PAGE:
Bamboo injected with an elastomeric polymer could prove to be a practical alternative to steel rebar as reinforcement in concrete.

That’s the conclusion of research done by three engineering technology students for a Capstone project at Lethbridge College in Alberta.For their efforts which showed injected bamboo performed well against steel in low-load scenarios, the students received the Capstone Project of the Year Award for demonstrating ingenuity and sustainability from the Association of Science and Engineering Technology (ASET) Professionals of Alberta.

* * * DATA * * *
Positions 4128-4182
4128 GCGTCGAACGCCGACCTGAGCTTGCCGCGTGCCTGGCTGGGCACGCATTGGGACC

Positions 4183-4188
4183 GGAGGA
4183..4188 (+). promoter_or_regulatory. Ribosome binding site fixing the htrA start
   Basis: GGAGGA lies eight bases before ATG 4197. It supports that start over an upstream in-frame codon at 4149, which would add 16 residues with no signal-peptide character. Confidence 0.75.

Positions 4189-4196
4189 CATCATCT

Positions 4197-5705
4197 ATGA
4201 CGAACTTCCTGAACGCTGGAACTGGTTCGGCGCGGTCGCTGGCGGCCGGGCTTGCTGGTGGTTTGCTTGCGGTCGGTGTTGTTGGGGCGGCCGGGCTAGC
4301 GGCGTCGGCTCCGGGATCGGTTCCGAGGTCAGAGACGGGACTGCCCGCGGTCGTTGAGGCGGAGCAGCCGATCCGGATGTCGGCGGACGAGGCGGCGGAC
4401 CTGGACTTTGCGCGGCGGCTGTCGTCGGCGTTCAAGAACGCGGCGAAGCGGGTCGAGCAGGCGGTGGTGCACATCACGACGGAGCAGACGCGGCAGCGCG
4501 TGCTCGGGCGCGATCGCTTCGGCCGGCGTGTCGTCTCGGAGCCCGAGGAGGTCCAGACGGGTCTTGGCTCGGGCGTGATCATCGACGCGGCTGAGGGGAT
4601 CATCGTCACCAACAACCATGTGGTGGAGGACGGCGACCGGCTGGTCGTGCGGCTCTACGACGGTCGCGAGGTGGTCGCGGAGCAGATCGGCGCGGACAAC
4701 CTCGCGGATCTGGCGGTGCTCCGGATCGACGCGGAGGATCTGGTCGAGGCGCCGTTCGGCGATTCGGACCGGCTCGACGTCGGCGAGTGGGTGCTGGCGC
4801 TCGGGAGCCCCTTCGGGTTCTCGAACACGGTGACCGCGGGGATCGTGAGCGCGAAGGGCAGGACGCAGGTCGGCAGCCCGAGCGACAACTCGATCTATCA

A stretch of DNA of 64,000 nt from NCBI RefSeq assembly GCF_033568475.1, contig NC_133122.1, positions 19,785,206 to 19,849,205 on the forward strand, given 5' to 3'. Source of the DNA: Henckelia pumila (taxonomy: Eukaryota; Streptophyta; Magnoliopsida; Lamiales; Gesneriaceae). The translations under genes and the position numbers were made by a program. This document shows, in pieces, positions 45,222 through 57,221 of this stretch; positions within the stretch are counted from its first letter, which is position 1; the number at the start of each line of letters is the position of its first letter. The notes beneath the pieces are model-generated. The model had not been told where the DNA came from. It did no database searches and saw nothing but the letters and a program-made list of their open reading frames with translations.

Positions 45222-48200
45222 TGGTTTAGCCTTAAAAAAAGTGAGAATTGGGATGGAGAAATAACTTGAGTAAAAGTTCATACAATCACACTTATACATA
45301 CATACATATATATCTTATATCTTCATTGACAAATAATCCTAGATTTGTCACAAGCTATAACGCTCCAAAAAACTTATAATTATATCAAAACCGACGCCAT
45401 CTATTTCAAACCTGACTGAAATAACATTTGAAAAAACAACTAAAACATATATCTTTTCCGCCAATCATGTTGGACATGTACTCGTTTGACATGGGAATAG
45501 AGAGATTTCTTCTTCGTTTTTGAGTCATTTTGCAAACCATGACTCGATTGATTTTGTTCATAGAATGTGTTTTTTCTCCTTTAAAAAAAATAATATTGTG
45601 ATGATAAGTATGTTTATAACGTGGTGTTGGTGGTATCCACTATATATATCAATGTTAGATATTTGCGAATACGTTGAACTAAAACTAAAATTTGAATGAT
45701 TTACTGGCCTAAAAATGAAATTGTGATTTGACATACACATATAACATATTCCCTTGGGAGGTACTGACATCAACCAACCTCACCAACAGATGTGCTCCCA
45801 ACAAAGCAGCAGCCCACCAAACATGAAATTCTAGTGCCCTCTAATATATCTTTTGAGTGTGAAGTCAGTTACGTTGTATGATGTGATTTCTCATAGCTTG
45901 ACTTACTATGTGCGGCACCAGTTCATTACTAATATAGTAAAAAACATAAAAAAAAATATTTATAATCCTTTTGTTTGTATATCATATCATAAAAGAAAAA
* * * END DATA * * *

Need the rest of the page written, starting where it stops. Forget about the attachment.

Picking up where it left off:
One of the advantages of the injected bamboo is that it is up to 20 per cent lighter than steel, the team’s research concluded, says Tyson Baldrey, who developed the product along with Randy Holmberg and Allan Johnston, at the time all students in the engineering design and drafting technology program at the college.

In practical applications, that could translate to less concrete required to build structures, says Baldrey, who has since graduated and gone on to work as a junior mechanical designer with Lethbridge-based ProjectWORX Engineering.Another benefit is price. In a cost breakdown of 20-inch lengths of bamboo and its materials versus steel, the students concluded that bamboo was less expensive, he says.

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